- Conclusions and recommendations highlight the lack of benefit to the Examining Authority to examine and interrogate the data that has since been submitted, matters that could cause considerable cost and time over-runs in completing the works proposed. [Section 5]
Summary of contents:
- World Heritage Committee, its status, function, and advice relative to NH’s views [Section 1]
- Findings of the Secretary of State concerning the Proposed Scheme [Appendix]
10 June 2022 deadline:
Stonehenge Alliance response to the Secretary of State’s call for further comments on the Applicant’s updated information on carbon
Summary of contents:
The Alliance continues to be concerned that NH is failing to properly assess the carbon emissions from its road schemes, including the A303 Stonehenge project.
We point out weaknesses and contradictions in NH’s submissions. For instance in its response to meeting carbon targets NH which revealed two incompatible facts:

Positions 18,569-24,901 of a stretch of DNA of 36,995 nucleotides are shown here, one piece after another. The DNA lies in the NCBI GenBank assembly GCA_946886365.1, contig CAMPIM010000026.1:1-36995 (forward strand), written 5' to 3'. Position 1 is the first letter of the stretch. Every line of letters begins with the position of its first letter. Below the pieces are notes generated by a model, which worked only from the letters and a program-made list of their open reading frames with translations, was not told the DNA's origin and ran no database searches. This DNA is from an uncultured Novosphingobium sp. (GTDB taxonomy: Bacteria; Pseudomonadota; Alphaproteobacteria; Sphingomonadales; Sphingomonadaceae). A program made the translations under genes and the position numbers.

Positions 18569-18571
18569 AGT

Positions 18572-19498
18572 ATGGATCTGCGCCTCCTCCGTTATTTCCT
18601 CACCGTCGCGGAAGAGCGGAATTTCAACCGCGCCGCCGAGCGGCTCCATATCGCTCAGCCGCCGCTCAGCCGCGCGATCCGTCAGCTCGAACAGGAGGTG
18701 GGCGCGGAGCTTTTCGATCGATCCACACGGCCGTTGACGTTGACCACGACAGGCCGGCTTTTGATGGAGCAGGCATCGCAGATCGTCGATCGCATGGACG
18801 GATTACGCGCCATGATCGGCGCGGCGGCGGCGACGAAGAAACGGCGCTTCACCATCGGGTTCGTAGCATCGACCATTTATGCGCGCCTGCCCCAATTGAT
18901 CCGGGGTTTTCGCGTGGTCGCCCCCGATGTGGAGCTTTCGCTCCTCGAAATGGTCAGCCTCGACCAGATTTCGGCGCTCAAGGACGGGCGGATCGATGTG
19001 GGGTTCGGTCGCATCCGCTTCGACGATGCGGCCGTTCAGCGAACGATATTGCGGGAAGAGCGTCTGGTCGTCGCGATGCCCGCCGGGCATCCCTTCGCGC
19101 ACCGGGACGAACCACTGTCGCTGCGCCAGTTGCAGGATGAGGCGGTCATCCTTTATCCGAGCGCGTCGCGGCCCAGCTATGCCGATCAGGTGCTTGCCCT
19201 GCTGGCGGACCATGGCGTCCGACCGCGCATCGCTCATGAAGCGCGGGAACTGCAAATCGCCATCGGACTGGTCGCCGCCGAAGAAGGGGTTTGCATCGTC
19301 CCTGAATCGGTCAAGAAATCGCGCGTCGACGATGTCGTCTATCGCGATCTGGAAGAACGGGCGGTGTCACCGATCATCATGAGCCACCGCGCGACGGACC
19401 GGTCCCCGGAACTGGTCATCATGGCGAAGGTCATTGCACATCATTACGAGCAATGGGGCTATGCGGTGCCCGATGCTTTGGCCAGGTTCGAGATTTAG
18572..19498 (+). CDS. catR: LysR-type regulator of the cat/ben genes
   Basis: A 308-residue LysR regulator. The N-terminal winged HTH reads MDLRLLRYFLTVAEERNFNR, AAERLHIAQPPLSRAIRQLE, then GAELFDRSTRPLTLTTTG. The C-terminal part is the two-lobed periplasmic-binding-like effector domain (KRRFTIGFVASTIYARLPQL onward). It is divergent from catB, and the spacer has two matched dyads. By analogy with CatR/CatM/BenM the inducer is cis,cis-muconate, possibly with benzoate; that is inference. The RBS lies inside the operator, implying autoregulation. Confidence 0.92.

If NH implements government policy on carbon reduction, traffic will reduce or stabilise, thus traffic forecasts would no longer justify the scheme.
By providing for an increase in traffic, and thus an increase in carbon, NH is planning for a decarbonisation policy failure.
Which scenario is NH aiming for?
- Inconsistency with Government’s Transport Decarbonisation Strategy [Section 2]
- National Highways’ failure to follow IEMA (Institute of Environmental Management & Assessment) guidance to minimise emissions [Section 3]
- NH together with its own guidance appears to downgrade the importance of the carbon impact of their projects – it diverges from EIA (Environmental Impact Assessment) guidance and is at odds with Parliament’s declared climate emergency [Sections 4 and 5]
- Cumulative Impacts and means of assessment [Section 6]
- We doubt the competency and thoroughness of the assessments carried out by NH [Section 7]
3 August 2022 deadline: responses published 25 August
The Secretary of State issued a letter on 20 June requesting further comments from the Applicant on issues raised by Interested Parties in commenting on NH’s responses including tunnel extensions.
Stonehenge Alliance responses by topic area:
- Review of environmental information including cultural heritage, tunnel extension and other planning issues
- Transport issues and alternative options
- Geology, soils, vibration and adverse impacts of tunnelling through chalk
Our commentary on responses including UNESCO’s Advisory Mission report published at the same time in ‘Short tunnel is no short cut. Back to the drawing board?’Please share